God’s memory

cross of christ built into a brick wall

The Lord has remembered us. He will bless us. He will bless the House of Israel. He will bless the House of Aaron.
– Psalm 115:12

We have a funny relationship with memory in western culture today. There is a massive market for nostalgia. Old television shows and movies are remade constantly. We have at our fingertips more ways of photographing, recording, and documenting life events than ever before. There is a constant craving to capture the past, to bottle it and dip our toes in it from time to time.

Yet this great nostalgia does not include a desire for continuity. We dislike the idea of tradition in any form. If an idea cannot be demonstrated to be useful by contemporary sensibilities, it is instantly tossed aside without a second thought. The same past that we view with misty-eyed sentiment when it comes to things like pop culture and fashion is seen as a tyrant when it comes to how we live our lives, our values, and the seeking of life’s true meaning.

Memory is far more than what we think it is. Memory is not just an assortment of images and recollections. To remember is to know something and make it real. It is to bring a person or an idea into the narrative of life. If I remember you, I know you. You are a part of me, and I am a part of you. This is what makes memory loss so tragic, not that it just robs us of our past, it robs us of our present as well. If I cannot remember you, I cannot know you.

Fr. Stephen Freeman, in this wonderful reflection on prayers for the dead, remarks that the divine memory is an important and central part of the Orthodox burial service. He says, “Funeral services conclude with the ancient hymn, ‘Memory eternal!’ in which the Church prays that God will forever remember the departed. To be remembered by God is nothing less than life eternal.”

This is ultimately what salvation is. It is to be remembered by God. Our memories are finite. They eventually give out. When we die, our memories die with us. Even the most famous and well known people will eventually be forgotten by history. But God remembers eternally. When He remembers you, you live. When He calls you to mind, that very action calls you into being. God chooses not to remember your sin, only your light, which is ultimately His light shining through you. Your sin is forgotten through the blood of the cross, but your life is remembered eternally through the love of God.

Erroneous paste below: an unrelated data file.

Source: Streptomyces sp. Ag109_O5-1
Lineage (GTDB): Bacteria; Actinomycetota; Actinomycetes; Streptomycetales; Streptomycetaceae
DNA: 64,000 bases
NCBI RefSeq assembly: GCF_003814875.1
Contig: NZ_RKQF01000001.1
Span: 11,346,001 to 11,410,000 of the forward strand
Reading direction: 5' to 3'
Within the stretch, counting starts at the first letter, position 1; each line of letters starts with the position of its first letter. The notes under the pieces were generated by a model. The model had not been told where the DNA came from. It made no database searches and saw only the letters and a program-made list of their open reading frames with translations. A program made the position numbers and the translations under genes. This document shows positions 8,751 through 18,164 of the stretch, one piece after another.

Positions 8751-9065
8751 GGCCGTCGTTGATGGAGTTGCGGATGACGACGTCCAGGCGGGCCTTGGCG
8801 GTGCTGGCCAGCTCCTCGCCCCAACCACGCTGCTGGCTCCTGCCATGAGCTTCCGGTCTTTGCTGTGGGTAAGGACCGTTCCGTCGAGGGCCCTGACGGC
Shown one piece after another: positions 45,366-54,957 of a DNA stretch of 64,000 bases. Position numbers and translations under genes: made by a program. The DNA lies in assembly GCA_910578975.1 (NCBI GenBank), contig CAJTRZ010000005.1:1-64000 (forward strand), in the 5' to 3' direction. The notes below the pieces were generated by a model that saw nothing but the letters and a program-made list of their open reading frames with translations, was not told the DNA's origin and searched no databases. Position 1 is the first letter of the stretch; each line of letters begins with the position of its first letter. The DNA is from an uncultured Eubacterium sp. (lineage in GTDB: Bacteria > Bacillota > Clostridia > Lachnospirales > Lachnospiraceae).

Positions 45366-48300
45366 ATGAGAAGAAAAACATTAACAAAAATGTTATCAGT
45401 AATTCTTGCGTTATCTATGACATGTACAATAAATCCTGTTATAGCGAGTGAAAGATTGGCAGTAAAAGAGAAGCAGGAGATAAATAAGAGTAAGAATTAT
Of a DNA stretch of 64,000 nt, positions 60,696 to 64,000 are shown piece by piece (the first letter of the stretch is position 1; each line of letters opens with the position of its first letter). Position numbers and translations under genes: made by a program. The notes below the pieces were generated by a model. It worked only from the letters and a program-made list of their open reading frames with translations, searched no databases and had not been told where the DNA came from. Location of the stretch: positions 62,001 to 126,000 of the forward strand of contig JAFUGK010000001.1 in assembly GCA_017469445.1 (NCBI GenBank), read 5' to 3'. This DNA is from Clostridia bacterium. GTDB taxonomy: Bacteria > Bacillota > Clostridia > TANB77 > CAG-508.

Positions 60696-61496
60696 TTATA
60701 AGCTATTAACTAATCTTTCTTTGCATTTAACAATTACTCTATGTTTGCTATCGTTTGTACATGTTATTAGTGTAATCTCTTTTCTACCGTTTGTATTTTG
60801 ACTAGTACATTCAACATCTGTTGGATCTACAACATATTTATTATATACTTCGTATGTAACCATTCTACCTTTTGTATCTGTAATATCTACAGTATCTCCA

This is the power of the biblical concept of memory. Whenever God “remembers” someone, blessing follows. When God remembers Noah, the waters subside (Genesis 8:1). When God remembers Ruth, He opens her womb (Genesis 30:22). In remembering Ephraim, despite his sin, the Lord’s heart is warmed and He has mercy (Jeremiah 31:20). Examples abound. Whenever God remembers His covenant with Israel, He restores Israel. When He remembers us, He restores us as well.

On the cross, the thief who has faith in Jesus says to Him, “Jesus remember me when you come into your kingdom!” And Jesus replies, “Today you will be with me in paradise” (Luke 23:42-43). He doesn’t say, “Sure thing, Buddy. I’ll think about you all the time.” He tells him that he will be with Him. That is the power of memory for God. That is what it does. It makes things real.

This is also one of the many reasons why the mystery of the Eucharist makes no sense to the world. Jesus takes bread and wine. He tells us that they are His Body and Blood. And then He says, “Do this in remembrance of me.” Remembrance – the biblical word is anamnesis – is far more than just a nice reminder. Jesus is not asking us to think sweet thoughts about Him whenever we gather for a light snack. He’s telling us that as we remember Him, He remembers us. The bread and the wine may not look any different than they did before they were blessed, but they are different. Remember Him because He is what we receive at the altar, regardless of what our senses are telling us.

And this, of course, is also why we pray for the dead, not because we expect to change God’s mind about a sentence already passed, but because we long to know that those whom we love are alive in the mind and heart of God. We pray for the salvation of the dead for the same reason that we pray for the salvation of everybody else, because it is only in the light of the eternal memory of God that we live forever. His memory is our future.

Image from here.

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One thought on “God’s memory

  1. jan814

    I would love it if you will explain the cult of the Sacred Heart to me.

    The entire thing was invented about 1660 by a sick nun living in a convent at Paray-le-monial, which we visited in 2013. (Her body is preserved for public viewing.)

    As a first milennum Christian, I find the cult totally unnecessary. What does it add that is lacking in praise and adoration of the entire person, Jesus?

    I see no need for it. Also it seems to me to be Nestorian in effect, cutting Jesus into parts. In contrast the creed says Jesus, wholly God became wholly man without ceasing to be wholly God. And the Council of Chalcedon specified “without division, whithout confusion….”

    I am asking what the Paray-le-Monial cult–invented by a woman with no theological education– tells us that Saint Augustine, the Greek fathers, Aquinas, etc. did not know.

    The cult bothers me because it is, at beast, diverting attention from the message of Jesus, the Fathers, and the Ecumenical Councils.

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